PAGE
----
I was them shown how my data would be processed, and provided with a kit number.
Well, I have to tell you. I was impressed.
There were a lot of tools available to me, and to be frank, they all looked so promising so I spoiled myself a little; I ticked all of them. The ‘one to many’, the ‘one to one’, the ‘admixture’, the ‘predict eye color’ all sounded amazing, so I ticked them. Sue me.
One To Many Matches Results
I’m going to skip over the long and technical detail to get to the point: I got matches! First I was told to specify just how much I wanted the confidence threshold to be, which I dimly understood, and then to select between autosomal or X, which them completely lost me.
Either way, I got matches!
680 whole people who were related to me in some way, and 20 people who were close enough to be actual family. I felt like the whole DNA testing process had led up to this, and I was only on the first result.
Even better, I was able to send messages to the people I matched with and they seemed very open to conversation.
Truly amazing, if the test had ended here it would have already been well worth the money.
One on One Comparison
This feature basically helped confirm if the people I shared some genetic material with, shared my ancestry. It allowed me to cross-checked DNA data of people whose kit numbers I had with my own genetic data to see if, and how much, and how exactly we were related.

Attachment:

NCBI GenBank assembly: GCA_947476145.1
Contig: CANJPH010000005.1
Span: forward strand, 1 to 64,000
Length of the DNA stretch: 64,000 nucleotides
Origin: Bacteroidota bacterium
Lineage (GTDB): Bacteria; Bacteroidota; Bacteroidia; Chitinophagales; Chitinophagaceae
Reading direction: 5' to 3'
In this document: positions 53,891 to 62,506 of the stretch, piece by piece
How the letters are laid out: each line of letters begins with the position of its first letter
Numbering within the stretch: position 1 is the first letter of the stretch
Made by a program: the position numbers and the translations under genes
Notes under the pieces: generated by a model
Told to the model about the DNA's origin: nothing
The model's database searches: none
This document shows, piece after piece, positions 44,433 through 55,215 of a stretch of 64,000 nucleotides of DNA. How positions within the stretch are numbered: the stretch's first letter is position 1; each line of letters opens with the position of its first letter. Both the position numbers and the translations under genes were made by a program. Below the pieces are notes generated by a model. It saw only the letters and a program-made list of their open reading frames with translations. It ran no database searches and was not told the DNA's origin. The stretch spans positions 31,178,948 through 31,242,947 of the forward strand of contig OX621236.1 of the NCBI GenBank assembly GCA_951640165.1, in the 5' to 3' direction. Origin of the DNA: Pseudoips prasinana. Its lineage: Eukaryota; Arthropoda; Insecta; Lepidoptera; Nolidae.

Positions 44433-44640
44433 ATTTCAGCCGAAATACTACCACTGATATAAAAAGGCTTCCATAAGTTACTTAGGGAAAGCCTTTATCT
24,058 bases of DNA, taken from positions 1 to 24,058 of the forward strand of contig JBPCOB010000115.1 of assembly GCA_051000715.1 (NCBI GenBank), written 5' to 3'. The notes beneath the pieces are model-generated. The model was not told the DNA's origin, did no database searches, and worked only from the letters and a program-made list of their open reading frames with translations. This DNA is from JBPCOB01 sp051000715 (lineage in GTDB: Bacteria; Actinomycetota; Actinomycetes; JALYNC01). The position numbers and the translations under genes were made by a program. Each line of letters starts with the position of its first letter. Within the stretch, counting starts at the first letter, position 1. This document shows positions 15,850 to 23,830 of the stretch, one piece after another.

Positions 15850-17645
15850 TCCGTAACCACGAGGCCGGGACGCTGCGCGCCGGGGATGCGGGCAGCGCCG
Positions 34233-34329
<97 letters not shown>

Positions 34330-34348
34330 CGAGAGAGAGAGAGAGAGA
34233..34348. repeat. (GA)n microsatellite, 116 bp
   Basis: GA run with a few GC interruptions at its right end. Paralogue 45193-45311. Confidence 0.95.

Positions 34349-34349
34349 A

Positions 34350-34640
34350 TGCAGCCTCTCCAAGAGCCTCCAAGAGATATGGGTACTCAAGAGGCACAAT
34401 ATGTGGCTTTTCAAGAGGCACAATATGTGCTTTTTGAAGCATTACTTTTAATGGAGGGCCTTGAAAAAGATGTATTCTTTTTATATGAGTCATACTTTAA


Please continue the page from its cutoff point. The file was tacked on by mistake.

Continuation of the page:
This tool helps analyze the DNA data you presented in order to identify the population groups you share your genetic material with. To be honest, I wasn’t as interested in this section, and most of the results seemed rather too technical for my tastes.
I’d recommend that the makers of this test try to dumb it down, at least a little so that the layman could easily understand what was being said.
I get the feeling that what the results were saying was important, I just didn’t understand it.
People Who Match One or Both Kits
As far as I could figure, this section was meant to help people figure out which of their closest matches could also be matched to their immediate family members.
It was a bit complicated to use, but at the end I was able to find a particular match who was related to me on my long estranged fathers side of the family. I couldn’t get more out of this tool because of the limited nature of the data on the members of my family, but I’m quite certain that as time goes on and the database increases in size, this would be a valuable tool to use to help discover familial relationships.
In essence, this test has quite literally changed the way I used to regard DNA testing from a soulless means of gathering technical data, to something that could be used to forge personal relationships and bonds that could stand their test of time.
GEDMatch was in the news recently owing to the Golden State Killer Case. The news of the American police force using GEDMatch to nab a serial killer evading the law for a long time threw open privacy concerns. I guess that is still a point on which there are valid arguments on both sides.
Truly worth every penny, and I’ll definitely recommend this to anybody in search of lost relatives or closer familial bonds.